Slovenia increasing protection of whistleblowers

Protesters holding banners and whistles in support of whistleblowers.
The National Assembly passes a law to better protest whistleblowers. Photo: STA

Whistleblowers in the public and private sectors in Slovenia will enjoy better protection under a bill passed by the National Assembly on 27 January. The law sets down avenues to report breaches of legislation and includes a ban on retaliation and an obligation to protect a whistleblower’s identity.

The act transposes an EU directive that was supposed to be implemented in national legislation by December 2021, so Slovenia already received a reprimand. But the government says the act is broader than the directive and refers to reporting of violations of any rules, not just EU regulations.

The law will also apply when irregularities are reported anonymously and includes a broader list of protective measures than the EU directive, the government said. It creates systemic mechanisms to report violations and to protect those who report them.

It introduces rules for more than 2,500 companies in the private and public sectors with more than 50 employees on how they need to set up internal channels to allow reporting of irregularities. Reports through external channels, such as regulators or inspection services, will be processed by 24 state supervisory bodies.

The act also defines the safeguards and support measures for whistleblowers to prevent retaliation, especially by employers, and thus bans lay-offs, bullying or transfer to a less paid job. Whistleblowers’ identity will also be protected.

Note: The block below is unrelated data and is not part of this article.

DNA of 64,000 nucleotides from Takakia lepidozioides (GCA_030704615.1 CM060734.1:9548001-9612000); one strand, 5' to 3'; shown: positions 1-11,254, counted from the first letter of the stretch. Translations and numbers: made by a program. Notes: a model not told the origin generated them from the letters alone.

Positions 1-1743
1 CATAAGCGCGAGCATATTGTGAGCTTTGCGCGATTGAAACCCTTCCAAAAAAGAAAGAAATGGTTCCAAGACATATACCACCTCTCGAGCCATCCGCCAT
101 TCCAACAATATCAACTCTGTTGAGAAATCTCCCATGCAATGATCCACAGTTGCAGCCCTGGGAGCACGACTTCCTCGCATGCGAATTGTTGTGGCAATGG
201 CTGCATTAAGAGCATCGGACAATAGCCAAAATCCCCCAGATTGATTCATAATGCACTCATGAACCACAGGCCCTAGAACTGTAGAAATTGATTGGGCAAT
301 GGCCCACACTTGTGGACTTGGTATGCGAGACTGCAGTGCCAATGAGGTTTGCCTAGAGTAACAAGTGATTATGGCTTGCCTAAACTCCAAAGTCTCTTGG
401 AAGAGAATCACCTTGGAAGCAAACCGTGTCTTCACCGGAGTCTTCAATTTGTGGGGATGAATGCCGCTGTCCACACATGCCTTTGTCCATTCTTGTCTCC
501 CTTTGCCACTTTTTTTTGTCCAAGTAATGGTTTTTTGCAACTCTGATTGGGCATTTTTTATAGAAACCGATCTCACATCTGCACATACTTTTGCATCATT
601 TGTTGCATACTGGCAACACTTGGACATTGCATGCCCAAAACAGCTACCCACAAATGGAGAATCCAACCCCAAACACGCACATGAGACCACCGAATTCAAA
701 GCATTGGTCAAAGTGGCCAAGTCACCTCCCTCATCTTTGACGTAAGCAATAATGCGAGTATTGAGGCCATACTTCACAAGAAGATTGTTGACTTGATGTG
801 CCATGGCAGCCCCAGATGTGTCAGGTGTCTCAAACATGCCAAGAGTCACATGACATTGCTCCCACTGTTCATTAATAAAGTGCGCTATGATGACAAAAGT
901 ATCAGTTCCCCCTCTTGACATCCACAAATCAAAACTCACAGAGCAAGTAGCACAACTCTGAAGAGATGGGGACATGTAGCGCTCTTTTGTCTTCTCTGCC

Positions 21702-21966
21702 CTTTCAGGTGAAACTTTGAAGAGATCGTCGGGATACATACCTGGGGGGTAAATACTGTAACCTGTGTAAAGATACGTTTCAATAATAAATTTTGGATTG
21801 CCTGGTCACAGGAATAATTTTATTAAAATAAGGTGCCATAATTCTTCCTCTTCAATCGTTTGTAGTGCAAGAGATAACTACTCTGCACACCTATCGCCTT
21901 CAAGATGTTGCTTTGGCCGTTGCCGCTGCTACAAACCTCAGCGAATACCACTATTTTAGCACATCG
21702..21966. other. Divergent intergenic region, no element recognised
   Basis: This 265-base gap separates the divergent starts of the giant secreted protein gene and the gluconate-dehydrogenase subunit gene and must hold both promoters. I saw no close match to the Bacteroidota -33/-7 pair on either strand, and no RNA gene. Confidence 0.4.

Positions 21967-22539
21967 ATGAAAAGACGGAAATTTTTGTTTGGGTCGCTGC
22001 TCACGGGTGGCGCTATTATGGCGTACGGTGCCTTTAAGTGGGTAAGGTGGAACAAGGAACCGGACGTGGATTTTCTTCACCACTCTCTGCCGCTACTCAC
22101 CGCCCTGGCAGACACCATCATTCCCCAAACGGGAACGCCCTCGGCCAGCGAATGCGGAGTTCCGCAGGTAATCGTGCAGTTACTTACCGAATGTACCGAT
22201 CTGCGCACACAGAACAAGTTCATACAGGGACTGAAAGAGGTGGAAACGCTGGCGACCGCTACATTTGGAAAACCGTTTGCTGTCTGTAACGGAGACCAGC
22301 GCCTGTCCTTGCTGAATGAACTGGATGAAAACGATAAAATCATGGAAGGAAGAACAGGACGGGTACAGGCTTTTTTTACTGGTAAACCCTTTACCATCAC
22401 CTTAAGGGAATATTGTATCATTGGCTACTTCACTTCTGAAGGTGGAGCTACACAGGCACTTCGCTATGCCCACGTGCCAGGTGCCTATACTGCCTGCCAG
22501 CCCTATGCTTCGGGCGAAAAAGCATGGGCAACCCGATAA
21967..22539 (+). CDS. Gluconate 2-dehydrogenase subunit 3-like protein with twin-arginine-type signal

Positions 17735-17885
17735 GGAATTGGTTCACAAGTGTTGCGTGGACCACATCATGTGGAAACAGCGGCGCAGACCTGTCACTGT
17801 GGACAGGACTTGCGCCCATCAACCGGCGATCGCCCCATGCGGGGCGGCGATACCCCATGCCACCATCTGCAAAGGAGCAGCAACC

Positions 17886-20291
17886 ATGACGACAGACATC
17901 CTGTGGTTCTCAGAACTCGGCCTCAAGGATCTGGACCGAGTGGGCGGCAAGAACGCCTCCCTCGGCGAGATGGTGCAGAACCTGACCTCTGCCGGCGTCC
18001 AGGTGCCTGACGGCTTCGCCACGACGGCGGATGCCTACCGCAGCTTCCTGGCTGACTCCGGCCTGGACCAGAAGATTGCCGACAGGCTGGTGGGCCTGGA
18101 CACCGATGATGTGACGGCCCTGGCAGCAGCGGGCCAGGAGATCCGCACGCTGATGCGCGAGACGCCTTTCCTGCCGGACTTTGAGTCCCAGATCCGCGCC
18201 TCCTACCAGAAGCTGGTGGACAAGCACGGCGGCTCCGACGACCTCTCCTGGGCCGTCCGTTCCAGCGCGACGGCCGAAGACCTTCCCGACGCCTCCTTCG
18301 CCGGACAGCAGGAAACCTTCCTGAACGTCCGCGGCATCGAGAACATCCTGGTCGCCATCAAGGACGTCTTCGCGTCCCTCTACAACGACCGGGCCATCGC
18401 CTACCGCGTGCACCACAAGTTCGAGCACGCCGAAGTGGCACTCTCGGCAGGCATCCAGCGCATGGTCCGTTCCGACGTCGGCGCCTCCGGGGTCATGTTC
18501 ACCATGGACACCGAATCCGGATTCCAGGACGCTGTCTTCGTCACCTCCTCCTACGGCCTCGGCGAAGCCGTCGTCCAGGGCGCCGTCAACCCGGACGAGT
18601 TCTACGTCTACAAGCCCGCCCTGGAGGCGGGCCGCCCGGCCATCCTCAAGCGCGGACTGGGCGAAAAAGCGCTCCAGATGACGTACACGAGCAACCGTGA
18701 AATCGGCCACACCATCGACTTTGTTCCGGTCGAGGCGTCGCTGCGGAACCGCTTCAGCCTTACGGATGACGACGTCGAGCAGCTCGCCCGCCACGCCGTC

Should employers resort to retaliation, whistleblowers will be entitled to judicial protection, free legal aid, unemployment benefits and counselling.

The new law also envisages greater involvement by the Commission for the Prevention of Corruption in work with whistleblowers and allows NGOs to be granted the status of an organisation working in the public interest under certain conditions.

The new legislation was passed by 52 votes in favour and 23 against. The opposition Democrats (SDS) argued that the national solution was set out too broadly, covering violations of all rules that applied in the country.

A particular grievance was that it will also apply to the private sector and impose additional obligations on companies. The party argued that the EU directive should have initially be transposed only for the public sector, and after a few years an assessment be made whether similar terms should also be enforced for the private sector.